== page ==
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Gartner: No Real Tech Recovery Until 2010

By Andy Patrizio (Send Email)
Posted Jun 12, 2009


SAN JOSE, Calif. -- Quick turnaround for IT spending? Don't bet on it.

With 2009 looking like a done deal, the research firm now expects recovery to begin at least a year from now.

The current downturn in IT spending is very different from the industry's experience in 2001, and it will take a while for sales to find their feet again, according to market research firm Gartner.

The firm Thursday hosted a strategy briefing here aimed at the semiconductor industry, since semiconductors are a leading indicator of the overall economy. If it's an electronic product, it's got a semiconductor in it somewhere, from an iPhone to a car, so the semiconductor industry will lead the way to recovery.

But that could be a while.

This economic downturn isn't like 2001, when the tech sector was hit especially hard with the dot-com implosion on top of great overspending on the part of IT customers. While the nation was left reeling from the effects of the September 11 attacks on New York and Washington and some sectors suffered, like travel, the wider economy was relatively unaffected.

Today, it's an across-the-board general slowdown in demand for products and services because of the economic uncertainty brought about by the financial market crisis, which has since spread to other areas. While it started with housing and banking and spread to the automotive sector, IT spending is not immune.

"2009 is a done deal. We're not going to see any spending increases," said Bryan Lewis, an analyst with Gartner. "We are cautiously optimistic for 2010, with expected growth of around 5 percent. We may see refresh cycles start to kick in but not until well into 2010."

This echoes prior predictions from other firms, that 2010 is the soonest period for recovery to begin.

Lessons from 2001

The one positive in all of the pain of the last few months is that the sector learned its lesson. In 2001, the industry kept producing product for months after consumers stopped buying, resulting in a massive inventory backlog that took years to clear.

This time, having learned from the past, the sector had better insight into a slow down in consumer buying and stopped production, resulting in only one quarter of inventory build-up.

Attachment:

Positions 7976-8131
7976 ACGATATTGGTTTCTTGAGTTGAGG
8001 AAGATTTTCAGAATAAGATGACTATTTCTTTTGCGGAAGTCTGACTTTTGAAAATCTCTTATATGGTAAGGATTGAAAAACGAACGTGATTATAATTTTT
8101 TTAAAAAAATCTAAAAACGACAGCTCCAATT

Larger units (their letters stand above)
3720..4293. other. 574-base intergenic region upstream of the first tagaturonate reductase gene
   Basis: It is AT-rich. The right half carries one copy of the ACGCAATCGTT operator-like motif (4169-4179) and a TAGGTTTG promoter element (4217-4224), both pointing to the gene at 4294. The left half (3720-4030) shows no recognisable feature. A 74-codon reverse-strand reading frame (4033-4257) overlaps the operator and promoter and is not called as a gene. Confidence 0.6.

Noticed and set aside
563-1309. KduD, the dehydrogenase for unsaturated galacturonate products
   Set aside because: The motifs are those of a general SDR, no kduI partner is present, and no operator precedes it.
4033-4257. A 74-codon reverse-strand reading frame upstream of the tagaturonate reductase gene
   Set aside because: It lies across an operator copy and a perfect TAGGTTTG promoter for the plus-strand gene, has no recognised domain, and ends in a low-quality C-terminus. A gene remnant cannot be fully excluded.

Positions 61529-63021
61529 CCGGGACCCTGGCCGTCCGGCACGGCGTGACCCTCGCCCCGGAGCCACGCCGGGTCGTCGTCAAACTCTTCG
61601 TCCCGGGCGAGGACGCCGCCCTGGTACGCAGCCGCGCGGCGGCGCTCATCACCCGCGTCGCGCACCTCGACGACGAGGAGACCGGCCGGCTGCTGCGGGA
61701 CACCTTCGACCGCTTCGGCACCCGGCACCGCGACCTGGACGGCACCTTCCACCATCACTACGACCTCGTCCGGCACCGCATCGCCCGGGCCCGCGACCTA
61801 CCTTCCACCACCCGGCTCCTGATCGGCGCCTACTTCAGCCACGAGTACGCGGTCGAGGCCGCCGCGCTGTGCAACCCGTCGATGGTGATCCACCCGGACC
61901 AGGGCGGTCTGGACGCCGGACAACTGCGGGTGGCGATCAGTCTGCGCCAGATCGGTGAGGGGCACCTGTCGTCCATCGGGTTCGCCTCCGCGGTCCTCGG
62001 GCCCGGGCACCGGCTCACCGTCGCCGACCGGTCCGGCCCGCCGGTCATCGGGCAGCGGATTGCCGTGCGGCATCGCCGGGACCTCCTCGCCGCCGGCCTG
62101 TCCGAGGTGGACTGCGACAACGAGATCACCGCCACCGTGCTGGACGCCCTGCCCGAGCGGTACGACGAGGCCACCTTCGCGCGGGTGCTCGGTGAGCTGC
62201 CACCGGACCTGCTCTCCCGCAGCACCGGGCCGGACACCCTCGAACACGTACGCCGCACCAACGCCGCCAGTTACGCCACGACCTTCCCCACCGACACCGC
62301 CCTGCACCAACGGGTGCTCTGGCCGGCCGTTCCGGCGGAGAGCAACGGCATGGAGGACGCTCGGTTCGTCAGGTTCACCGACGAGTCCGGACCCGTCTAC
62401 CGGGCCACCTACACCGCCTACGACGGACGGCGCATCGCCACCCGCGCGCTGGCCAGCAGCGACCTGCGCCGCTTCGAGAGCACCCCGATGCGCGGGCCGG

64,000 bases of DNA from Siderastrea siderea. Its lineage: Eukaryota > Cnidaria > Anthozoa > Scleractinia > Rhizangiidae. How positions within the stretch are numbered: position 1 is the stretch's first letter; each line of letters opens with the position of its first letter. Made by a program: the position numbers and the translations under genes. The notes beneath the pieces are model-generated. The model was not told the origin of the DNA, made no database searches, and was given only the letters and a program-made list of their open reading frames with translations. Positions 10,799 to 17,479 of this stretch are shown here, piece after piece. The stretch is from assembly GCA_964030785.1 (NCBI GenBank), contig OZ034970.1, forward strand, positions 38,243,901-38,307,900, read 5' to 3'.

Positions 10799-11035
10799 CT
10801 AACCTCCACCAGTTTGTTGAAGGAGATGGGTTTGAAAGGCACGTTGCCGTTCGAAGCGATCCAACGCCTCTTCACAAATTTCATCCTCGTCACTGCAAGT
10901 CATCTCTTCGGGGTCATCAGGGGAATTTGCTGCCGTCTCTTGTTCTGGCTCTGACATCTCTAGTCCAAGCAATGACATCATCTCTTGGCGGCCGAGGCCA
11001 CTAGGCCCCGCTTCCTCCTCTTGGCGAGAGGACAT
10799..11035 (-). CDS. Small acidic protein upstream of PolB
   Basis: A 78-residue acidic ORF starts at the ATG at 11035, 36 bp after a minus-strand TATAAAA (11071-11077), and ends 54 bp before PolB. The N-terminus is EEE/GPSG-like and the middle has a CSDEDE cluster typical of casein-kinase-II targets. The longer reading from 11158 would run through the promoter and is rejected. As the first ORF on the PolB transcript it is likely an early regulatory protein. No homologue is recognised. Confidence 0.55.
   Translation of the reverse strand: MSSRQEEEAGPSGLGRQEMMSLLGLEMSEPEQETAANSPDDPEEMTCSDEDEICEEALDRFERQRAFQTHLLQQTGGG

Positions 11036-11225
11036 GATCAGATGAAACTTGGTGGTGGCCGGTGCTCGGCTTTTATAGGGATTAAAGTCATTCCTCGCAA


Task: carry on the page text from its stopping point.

As such, noted analyst Peter Middleton, the dip in sales was very brief and inventory build up was only for one or two quarters. "Revenues have bottomed and are now recovering. The supply chain is normalizing," he told the audience of mostly executives from local chip firms.

During its most recent earnings call, Intel CEO Paul Otellini said that he was noticing an increase in demand toward the end of Q1, and was bold enough to predict a bottom. His counterpart at AMD, Dirk Meyer, wasn't as willing to predict a bottom, however.

But Middleton cautioned that Gartner is seeing "minimal evidence" that demand is inching back, "except in China where the 3G build-out is taking place."

"The automotive and consumer sectors were the hardest hit in 2009 and given the employment situation, it will take some time for those sectors to recover," he added.

Managing your money and assets

Bob Johnson, research vice president for semiconductors, took over the speech to discuss specific recovery tactics for the industry. The first problem, he noted, was gross margins literally disappeared in some sectors of the semiconductor business. In the memory sector, the margin was negative 8 percent. "They were selling memory for less than it costs to make them and you can't make it up in volume," he said deadpan, but to laughter none the less.

To maintain viability, firms need to avoid debt, which should be obvious, keep gross margins above 35 percent, have enough cash to fund capital expenses and avoid leveraged buyouts.

"Debt has a habit of biting you hard in downturns, just when you don't need it," he stated. "Keep those margins above at least 35 percent. Intel likes margins of 45 to 55 percent. Anything above is reinvested or used to build cash."

And don't invest too much. If you build it, you have to maintain it and that can hurt: You can cut a lot of costs but you can't cut depreciation.

"Overinvest in an upturn, you are stuck with them in the downturn, and you have to maintain them," Johnson said.

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Article courtesy of InternetNews.com

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